Striking images can be found here, the zone between the plains and mountains where dramatic red spires and outcrops collide with rich green flora.
This is a high-quality foothills ecosystem along the southern Front Range. A treasure trove of plant and animal communities call this home.
Named after ornithologist Charles Aiken, this is a great destination for birders—more than 100 species have been seen. Aiken, a U.S. surveyor, taxidermist and collector, first surveyed this region in the 1870s.
Why The Nature Conservancy Selected This Site
Aiken Canyon is one of the last high-quality examples of the southern Front Range foothills ecosystem. The preserve is composed of a mosaic of habitat types, including shrublands, tallgrass prairie meadows, pinyon juniper woodlands and mixed coniferous woodlands.
Conservation targets include the following:
- Canyon systems
- Foothills riparian systems
- Lower montane shrublands
- Shrubland birds
- Tall grass prairie butterfly community
What The Nature Conservancy Has Done/Is Doing
In 1991, TNC signed a 99-year conservation lease, giving it exclusive right to manage 1,080 acres of state land. Since then, TNC has acquired another 541 acres, bringing the entire Aiken Canyon Preserve to 1,621 acres.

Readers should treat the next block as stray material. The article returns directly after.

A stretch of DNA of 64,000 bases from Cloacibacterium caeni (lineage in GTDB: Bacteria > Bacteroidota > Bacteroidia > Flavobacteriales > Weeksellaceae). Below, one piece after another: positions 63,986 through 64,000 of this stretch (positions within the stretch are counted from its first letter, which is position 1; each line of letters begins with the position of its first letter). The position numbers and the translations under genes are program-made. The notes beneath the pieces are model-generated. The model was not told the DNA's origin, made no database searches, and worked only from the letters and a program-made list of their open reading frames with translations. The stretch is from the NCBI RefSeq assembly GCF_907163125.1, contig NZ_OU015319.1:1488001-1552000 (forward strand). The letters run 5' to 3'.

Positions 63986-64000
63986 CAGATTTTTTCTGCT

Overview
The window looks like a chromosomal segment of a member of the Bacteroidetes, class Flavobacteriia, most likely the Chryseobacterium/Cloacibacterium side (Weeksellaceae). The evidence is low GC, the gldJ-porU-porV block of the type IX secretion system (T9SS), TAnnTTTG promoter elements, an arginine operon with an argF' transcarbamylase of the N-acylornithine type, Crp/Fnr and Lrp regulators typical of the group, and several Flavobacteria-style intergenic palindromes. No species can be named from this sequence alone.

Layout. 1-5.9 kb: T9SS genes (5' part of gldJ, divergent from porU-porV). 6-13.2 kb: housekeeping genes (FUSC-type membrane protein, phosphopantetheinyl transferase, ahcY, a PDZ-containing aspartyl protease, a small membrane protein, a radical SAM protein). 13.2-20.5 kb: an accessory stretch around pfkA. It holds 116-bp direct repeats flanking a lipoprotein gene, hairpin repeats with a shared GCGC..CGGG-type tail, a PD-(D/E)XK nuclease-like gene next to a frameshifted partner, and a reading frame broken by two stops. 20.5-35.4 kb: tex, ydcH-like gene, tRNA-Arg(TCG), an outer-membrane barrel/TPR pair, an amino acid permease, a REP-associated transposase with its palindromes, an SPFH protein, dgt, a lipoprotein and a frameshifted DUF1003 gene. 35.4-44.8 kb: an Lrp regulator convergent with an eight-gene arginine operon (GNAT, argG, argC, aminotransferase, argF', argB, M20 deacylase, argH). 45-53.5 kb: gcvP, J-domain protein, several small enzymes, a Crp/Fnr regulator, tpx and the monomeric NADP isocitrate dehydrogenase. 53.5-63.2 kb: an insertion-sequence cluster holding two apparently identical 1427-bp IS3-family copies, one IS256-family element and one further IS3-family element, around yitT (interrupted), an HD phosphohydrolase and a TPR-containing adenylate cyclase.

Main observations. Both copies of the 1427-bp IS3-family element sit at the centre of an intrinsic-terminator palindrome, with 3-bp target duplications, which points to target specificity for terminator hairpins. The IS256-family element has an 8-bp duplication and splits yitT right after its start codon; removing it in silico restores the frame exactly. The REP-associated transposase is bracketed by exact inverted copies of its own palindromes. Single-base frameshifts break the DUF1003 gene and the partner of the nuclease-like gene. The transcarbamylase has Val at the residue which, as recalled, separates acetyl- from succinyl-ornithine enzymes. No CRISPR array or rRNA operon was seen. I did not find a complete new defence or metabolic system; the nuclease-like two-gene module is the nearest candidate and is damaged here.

Given its proximity to Colorado Springs, the preserve is a strategic location for engaging the public in the Conservancy's mission. An innovative straw-bale Field Station doubles as an educational facility for visitors and students.
We recently revised our management plan. We will more actively engage our neighbors and key public partners in conservation action in the landscape. Volunteers and researchers assist us with:
- Interacting with visitors when the field station is open
- Inventory and weed management efforts
- Leading field trips
- Maintaining trails and facilities
- Ongoing bird monitoring, and
- Teaching school programs